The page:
Max and friends in 2017, before our son left for an exchange program in Mexico. (Max is the one under the sombrero)

Thank you for considering a contribution today!
Ongoing support from readers like you keeps me writing and improving this free language journal, for the past 18 years. If you enjoy this website and would like to keep it going, please know your donation towards this effort makes all the difference! No matter the weather, on good days or bad, I am committed to sharing a sunny, vocabulary-packed update with you, one you can look forward to. I hope it fuels your dreams of coming to France while expanding your French vocabulary. A contribution by check or via PayPal (or credit card, links below) is greatly appreciated. Merci!


Un avion de chasse: after “canon” another French word for “hottie” or “babe” + French vocabulary: prendre sa revanche, taquin, rebonjour, phare, pantoufle

Jean-Marc randonner parc mugel la ciotat
Learn a host of new French words as I poke fun at my husband in today’s billet. Don't miss the sound file, where Jean-Marc pronounces all the vocabulary in French and in English. Photo taken in the magnificent Parc du Mugel, here in La Ciotat.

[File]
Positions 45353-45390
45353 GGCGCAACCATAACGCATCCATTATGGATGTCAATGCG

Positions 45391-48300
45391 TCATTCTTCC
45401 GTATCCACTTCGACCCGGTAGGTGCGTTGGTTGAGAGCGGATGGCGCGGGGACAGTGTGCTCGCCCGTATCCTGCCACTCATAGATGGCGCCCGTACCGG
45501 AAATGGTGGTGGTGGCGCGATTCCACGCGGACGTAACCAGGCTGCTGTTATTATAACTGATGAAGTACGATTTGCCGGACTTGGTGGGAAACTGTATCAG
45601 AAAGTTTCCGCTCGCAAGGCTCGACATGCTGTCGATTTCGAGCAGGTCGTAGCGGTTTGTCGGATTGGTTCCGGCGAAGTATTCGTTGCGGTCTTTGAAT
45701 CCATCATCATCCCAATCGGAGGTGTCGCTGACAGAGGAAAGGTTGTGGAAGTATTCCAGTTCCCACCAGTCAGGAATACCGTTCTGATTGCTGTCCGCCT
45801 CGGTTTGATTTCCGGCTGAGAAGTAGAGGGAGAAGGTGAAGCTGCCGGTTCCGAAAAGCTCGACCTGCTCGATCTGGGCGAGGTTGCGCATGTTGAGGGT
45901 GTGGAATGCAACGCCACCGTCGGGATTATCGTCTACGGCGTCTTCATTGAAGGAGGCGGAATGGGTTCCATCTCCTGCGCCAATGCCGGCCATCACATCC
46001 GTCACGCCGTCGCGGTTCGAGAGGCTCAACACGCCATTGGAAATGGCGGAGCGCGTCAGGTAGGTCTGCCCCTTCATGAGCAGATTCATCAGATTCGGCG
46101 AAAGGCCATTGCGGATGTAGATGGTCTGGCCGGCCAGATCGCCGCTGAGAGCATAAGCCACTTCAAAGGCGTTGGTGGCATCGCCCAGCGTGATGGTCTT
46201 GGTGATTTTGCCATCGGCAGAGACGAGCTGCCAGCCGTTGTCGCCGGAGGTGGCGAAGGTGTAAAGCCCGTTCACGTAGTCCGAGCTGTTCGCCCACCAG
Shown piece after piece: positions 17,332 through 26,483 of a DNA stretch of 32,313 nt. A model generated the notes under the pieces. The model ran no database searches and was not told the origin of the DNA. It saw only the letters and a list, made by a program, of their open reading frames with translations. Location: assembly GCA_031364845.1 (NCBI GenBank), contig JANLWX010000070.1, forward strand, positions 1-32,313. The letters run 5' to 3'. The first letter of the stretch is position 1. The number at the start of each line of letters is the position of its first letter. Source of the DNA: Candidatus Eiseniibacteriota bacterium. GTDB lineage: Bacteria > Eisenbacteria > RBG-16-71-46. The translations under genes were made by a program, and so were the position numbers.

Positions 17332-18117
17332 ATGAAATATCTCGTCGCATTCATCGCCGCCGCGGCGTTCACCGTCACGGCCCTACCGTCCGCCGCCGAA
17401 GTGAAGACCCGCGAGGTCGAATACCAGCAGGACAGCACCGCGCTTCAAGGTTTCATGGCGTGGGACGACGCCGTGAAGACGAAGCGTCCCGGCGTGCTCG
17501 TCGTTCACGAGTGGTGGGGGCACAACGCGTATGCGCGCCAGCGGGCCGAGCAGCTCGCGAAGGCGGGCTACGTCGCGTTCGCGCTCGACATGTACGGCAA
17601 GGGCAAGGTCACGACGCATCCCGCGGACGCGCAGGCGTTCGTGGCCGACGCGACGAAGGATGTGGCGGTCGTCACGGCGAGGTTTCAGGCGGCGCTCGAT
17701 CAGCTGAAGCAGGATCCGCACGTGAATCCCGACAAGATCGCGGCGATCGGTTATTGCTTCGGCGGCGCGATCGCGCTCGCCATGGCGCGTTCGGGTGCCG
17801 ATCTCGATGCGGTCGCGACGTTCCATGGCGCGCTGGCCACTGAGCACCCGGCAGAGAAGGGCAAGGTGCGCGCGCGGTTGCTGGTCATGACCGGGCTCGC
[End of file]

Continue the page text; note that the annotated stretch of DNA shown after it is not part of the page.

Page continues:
Today's Word: Taquiner

    : to tease, to kid, to joke, annoy, poke fun at

What is Taquiner? 
Having fun irritating, annoying (someone) in small things and without malice.
S'amuser à irriter, à contrarier (quelqu'un) dans de petites choses et sans méchanceté.

Audio file, click to hear all the vocabulary in French and English. Then check your comprehension with the words list at the end.


A DAY IN A FRENCH LIFE by Kristi Espinasse
When our regional newspaper, La Provence, published an article about une écrivaine ciotadenne d’origine américaine, my husband had a field day teasing me. “Les gens vont te reconnaître quand tu marches dans la rue! People are going to recognize you when you walk down the street!”

Mr. Taquin could needle me all he wanted, the tables were about to turn... and I wouldn’t be the one wearing dark sunglasses...